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Unsung Heroes of American Industry


Unsung Heroes of American Industry

I get it sent to my e-mail every so often as an attachment --- a
photo of a line of older ladies, all of similar size and shape and
in similar dress, smelling the armpits of men. They are deodorant
testers. No doubt about it, that's certainly an odd job. Armpit
sniffers, shopping cart manufacturers, and urinal puck delivery
driver. These are some unusual jobs not commonly found in the want
ads of your local newspaper. Mark Jude Poirier knows a bit about
odd jobs, and his latest collection of stories, UNSUNG HEROES OF
AMERICAN INDUSTRY, is about odd jobs and the workers who work

Poirier, whose lunacy has been written and read in books such as
NAKED PUEBLO, his first collection of short stories, and GOATS, his
first novel, continues with his skewed, dark and often
laugh-out-loud (or at least soft chuckle, or at the very least,
good smirk) new collection. "Buttons" is about the Badde family and
their dynasty. They're known as the Royal Family of Pearl Button
Making, but can they survive the tides of popularity and button
making machines? Then there's the love story of Billy, the worm
farmer, and Dora, the journalist who meets Billy while interviewing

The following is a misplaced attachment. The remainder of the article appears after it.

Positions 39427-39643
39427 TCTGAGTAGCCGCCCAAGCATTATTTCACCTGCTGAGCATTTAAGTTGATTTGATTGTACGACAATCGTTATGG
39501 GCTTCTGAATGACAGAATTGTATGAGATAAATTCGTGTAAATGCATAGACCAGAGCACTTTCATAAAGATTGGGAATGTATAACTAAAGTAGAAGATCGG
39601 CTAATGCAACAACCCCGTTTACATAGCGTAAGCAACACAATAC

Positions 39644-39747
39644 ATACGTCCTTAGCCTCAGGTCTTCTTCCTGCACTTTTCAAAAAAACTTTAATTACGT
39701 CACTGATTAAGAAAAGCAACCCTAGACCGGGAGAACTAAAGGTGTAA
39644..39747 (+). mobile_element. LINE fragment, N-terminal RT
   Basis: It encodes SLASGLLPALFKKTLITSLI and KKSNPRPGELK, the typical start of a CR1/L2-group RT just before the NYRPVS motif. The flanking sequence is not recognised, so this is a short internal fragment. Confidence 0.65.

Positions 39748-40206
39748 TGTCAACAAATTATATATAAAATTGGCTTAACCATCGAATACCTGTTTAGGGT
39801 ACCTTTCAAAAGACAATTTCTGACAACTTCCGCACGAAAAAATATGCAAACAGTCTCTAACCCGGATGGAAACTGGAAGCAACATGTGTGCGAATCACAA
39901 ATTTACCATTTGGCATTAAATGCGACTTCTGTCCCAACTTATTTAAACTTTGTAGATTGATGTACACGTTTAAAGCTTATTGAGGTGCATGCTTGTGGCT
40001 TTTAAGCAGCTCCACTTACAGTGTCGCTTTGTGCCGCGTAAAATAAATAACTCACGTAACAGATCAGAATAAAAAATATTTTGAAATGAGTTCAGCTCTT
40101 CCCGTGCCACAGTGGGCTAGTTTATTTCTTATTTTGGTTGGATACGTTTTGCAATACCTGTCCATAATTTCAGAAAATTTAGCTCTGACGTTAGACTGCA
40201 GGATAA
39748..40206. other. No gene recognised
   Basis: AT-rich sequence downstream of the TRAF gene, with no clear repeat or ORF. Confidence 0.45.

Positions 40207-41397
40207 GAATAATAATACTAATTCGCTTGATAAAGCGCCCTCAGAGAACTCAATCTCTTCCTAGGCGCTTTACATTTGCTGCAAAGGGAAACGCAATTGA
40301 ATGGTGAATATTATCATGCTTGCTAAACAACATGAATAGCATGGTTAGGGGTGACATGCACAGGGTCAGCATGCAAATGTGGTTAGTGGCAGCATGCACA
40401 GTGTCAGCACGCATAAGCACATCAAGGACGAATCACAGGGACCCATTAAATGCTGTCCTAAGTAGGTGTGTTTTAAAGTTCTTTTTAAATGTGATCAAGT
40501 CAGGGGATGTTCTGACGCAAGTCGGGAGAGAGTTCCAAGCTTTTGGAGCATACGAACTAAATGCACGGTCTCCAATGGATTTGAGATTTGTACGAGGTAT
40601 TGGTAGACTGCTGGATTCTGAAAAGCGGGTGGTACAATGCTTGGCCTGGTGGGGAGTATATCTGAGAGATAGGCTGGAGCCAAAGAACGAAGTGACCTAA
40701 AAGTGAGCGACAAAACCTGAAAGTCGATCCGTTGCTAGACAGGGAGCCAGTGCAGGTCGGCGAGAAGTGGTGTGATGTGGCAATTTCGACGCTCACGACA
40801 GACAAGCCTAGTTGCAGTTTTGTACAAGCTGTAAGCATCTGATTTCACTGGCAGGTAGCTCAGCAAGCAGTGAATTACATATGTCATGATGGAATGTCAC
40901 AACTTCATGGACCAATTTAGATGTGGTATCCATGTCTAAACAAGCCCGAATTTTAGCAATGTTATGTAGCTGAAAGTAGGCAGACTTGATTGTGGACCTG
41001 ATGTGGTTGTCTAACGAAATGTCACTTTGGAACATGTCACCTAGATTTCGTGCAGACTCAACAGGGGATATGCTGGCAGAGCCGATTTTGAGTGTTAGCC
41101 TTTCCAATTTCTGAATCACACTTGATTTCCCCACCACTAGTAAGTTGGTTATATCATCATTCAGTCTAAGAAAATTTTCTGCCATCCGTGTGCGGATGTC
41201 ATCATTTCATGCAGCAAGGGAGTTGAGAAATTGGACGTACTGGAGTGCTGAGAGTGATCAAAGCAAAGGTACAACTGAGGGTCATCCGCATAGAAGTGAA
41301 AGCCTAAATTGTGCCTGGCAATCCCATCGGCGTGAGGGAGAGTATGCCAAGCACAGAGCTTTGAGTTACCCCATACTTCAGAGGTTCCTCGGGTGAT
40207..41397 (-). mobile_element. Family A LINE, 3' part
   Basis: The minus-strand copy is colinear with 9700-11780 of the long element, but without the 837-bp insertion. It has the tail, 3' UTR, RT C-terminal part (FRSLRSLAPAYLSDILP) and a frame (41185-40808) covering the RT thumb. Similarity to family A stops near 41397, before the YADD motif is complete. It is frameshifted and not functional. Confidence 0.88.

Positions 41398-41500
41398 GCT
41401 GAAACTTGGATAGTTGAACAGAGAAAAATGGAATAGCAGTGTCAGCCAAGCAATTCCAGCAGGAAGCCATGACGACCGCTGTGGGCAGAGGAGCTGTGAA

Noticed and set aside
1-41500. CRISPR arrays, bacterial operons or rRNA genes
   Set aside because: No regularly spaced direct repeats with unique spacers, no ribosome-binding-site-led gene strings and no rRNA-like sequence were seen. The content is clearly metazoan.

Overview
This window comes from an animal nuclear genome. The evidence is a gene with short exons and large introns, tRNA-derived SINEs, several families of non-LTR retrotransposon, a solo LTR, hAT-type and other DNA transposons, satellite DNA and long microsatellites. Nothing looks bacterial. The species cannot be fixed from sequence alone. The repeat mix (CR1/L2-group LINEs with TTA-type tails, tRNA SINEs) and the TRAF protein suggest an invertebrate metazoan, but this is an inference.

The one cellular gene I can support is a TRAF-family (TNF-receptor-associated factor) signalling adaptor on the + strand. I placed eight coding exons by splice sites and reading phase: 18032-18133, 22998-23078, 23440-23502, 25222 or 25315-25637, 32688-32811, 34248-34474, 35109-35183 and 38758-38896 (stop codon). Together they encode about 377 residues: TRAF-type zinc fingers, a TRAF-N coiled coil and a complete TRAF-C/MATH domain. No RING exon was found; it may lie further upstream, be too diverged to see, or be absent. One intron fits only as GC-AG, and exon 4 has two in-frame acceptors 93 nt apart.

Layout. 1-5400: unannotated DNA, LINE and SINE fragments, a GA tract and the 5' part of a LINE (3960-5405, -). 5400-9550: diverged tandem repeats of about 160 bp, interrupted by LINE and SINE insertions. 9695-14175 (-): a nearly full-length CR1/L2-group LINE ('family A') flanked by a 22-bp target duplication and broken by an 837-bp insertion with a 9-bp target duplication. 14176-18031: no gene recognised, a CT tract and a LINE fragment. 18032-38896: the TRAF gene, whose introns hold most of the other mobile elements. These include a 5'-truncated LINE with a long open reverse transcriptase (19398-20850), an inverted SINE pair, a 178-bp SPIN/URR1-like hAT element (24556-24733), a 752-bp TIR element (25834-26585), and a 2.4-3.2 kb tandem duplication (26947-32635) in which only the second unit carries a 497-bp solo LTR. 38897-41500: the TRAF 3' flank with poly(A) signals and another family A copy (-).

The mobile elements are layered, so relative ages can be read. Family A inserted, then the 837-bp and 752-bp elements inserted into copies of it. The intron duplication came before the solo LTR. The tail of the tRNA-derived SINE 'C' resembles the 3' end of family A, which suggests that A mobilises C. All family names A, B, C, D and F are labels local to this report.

him for a story she is writing in "Worms." It doesn't end all that
happily. In "Gators" there is the story of Durina, who makes shoes
out of the alligators that her mother skins. "Pageantry" takes a
look at beauty pageants for girls: "The fourth girl is a mongrel,
which is mean to think, Belinda knows, but she's honestly the
ugliest thing Belinda has ever seen in eight years of pageantry.
She has shapeless brown hair, wide-set Tori Spelling fish eyes, a
flat nose, and teeth like a jack-o'-lantern."

Granted, these stories aren't all that deep or philosophical and
they probably won't be found in stuffy college literary magazines.
They are, however, quite entertaining. They're funny, they're
witty, they're filled with a darkness behind the humor. "My family
didn't do gators. They didn't fish, either, or work in the cancer
factories on the river. My daddy built up a small carnival from
nothing but a pair of trained monkeys he had traded with a man for
one steel-belted radial tire --- when those tires were first

The book is slim, but the stories are thick with goofball antics
and fun wickedness. Poirier doesn't talk down to the button makers
and beauty queens, he just tells their tales and lets them live
their lives without the thud of judgment or condescending words. It
makes the reader wonder about other jobs that are rarely thought
about. Poirier tries to remind us, slyly and with humor.

Reviewed by Jonathan Shipley on January 24, 2011

Unsung Heroes of American Industry
by Mark Jude Poirier

  • Publication Date: March 20, 2002
  • Genres: Short Stories
  • Hardcover: 192 pages
  • Publisher: Miramax
  • ISBN-10: 0786868279
  • ISBN-13: 9780786868278